• The outstanding conditions for Ukraine, Moldova, and Georgia have not disappeared but have rather been woven into their accession processes. This raises the key question of whether the commission's recommendations that Ukraine and Moldova should start accession talks are unconditional. From what I understand, this is what many Moldovan and Ukrainian officials were asking in their conversations with EU officials -- and von der Leyen insisted on the dais at the Brussels press conference that they are.
  • But are the recommendations to start the accession process really without conditions? The European Commission report states that the "commission recommends that the [European] Council opens accession negotiations with Moldova/Ukraine." But then it states: "Furthermore, the commission recommends that the [European] Council adopts the negotiating framework once Moldova/Ukraine has...." The report then outlines three conditions for Chisinau and four for Kyiv -- the ones remaining from their "homework" from a year ago.
  • For Moldova this means committing more resources to the anti-corruption prosecutor's office in the country; continue working toward "de-oligarchization," for example by increasing controls of financial flows and cash payments; and finally, appointing vetted Supreme Court justices and a new prosecutor-general.
  • To meet the conditions, Kyiv must boost staffing at the National Anti-Corruption Bureau of Ukraine and bolster its powers; enact a law regulating lobbying, which is in line with European standards; and address the Venice Commission recommendations on the country's laws on national minorities, state languages, media, and education.
  • Interestingly, the European Commission then notes that it will report back to member states on "the progress and compliance in all areas related to the opening of negotiations" by March 2024. Several commission officials I have spoken to are confident that both countries will manage to fulfill all the conditions by that time.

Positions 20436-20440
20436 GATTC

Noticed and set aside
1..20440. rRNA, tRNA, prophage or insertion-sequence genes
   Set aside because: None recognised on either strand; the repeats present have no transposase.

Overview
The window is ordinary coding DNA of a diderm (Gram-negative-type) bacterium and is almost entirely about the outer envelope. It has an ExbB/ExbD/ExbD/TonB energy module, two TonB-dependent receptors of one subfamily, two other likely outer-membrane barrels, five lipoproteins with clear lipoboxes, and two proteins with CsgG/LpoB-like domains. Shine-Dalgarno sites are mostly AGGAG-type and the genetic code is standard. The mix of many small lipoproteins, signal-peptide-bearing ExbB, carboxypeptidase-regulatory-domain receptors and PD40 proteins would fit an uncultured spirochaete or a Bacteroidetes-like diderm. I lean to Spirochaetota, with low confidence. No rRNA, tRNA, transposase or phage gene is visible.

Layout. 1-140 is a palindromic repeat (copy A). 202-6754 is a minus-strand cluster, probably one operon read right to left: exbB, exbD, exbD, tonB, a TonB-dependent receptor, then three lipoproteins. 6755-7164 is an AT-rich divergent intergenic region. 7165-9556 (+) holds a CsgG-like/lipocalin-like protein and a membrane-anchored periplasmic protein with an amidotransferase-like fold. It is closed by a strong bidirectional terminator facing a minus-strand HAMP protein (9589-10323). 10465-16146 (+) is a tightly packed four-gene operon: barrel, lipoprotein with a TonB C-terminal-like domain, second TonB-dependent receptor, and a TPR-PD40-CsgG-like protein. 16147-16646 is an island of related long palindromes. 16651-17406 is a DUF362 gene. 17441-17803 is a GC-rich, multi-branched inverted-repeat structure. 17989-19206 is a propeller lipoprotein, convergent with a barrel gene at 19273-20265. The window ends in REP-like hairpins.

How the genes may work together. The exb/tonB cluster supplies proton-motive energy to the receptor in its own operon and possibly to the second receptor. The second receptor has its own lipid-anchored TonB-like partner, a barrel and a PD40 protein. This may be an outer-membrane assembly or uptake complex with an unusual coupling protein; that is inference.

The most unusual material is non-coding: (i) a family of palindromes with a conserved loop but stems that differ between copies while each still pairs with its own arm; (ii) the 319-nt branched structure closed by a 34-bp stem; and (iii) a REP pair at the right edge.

• But it does give EU member states one more chance to potentially stop the process if they want to. Hungary has already voiced the opinion that Kyiv isn't doing enough to ensure the rights of the ethnic Hungarian minority in the country, notably regarding the use of the Hungarian language.
  • This also means that de facto accession negotiations with Ukraine and Moldova won't really start until spring 2024. There could be a "symbolic" opening of talks as soon as December, when EU member states will decide on the recommendations -- provided all 27 of them agree, that is.
  • For Georgia, which remains one step behind Moldova and Ukraine, the recommendation is to award the country candidate status provided certain steps are taken. The report then outlines nine conditions. Most of them are repackaged conditions from 2022, such as fighting "political polarization" and judicial reform. However, there are three new ones: fighting disinformation; greater alignment with EU foreign policy decisions; and ensuring "a free, fair, and competitive electoral process" for parliamentary elections in the fall of 2024.
  • What that probably means is that Tbilisi will get its candidate status in December (again, if all EU member states agree) regardless of how much progress is made on reforms. Fulfilling the conditions will be more about moving to the next stage: starting accession talks. And it's not clear when that might be. Normally, there would be a new enlargement report in the fall of 2024, offering assessments and policy recommendations; but given that there might not be a European Commission in place by then, the report might have to wait.

Brief #2: And Then There's The Western Balkans...